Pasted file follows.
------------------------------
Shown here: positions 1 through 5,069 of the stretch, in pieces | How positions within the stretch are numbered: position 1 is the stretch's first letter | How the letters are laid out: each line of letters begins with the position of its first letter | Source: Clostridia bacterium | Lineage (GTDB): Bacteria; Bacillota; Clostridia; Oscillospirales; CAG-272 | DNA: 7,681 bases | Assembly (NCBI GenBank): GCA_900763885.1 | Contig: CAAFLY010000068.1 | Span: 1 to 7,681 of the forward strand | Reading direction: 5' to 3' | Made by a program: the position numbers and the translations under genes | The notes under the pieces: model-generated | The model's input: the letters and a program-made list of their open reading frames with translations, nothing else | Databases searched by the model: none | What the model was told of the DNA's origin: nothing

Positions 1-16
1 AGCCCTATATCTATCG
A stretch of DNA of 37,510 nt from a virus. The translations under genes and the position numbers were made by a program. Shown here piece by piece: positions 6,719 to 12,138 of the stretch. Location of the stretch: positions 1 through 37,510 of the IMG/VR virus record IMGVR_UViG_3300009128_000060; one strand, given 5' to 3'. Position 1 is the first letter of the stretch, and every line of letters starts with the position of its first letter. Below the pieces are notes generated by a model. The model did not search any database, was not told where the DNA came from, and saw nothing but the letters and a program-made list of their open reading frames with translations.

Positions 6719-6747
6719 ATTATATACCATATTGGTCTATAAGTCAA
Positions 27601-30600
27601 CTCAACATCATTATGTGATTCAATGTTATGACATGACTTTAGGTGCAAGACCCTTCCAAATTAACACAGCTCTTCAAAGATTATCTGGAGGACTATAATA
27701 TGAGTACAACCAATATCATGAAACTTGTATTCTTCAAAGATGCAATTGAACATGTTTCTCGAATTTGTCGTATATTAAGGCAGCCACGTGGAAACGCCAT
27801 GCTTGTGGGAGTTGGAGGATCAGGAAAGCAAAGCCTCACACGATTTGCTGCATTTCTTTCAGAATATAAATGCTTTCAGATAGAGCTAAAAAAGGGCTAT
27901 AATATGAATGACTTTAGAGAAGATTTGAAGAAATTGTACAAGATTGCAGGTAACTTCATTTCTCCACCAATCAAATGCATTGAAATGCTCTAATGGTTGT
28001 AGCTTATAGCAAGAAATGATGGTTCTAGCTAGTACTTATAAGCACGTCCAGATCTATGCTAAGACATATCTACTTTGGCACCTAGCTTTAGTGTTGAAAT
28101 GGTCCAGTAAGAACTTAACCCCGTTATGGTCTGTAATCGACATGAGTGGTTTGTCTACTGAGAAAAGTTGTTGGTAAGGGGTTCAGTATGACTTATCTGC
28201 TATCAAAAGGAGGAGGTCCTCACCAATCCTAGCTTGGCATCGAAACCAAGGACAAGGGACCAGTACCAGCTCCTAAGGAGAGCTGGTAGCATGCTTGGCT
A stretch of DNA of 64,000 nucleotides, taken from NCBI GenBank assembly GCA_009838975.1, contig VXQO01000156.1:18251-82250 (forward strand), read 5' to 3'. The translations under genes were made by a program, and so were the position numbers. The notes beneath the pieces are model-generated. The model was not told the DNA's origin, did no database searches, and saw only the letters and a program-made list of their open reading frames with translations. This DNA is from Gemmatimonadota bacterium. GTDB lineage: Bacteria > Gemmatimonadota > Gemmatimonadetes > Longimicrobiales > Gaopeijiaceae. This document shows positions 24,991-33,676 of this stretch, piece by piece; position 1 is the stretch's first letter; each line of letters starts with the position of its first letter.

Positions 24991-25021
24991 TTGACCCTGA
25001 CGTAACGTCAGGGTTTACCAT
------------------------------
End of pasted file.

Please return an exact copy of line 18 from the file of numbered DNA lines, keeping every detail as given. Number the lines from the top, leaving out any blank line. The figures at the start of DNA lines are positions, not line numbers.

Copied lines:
25001 CGTAACGTCAGGGTTTACCAT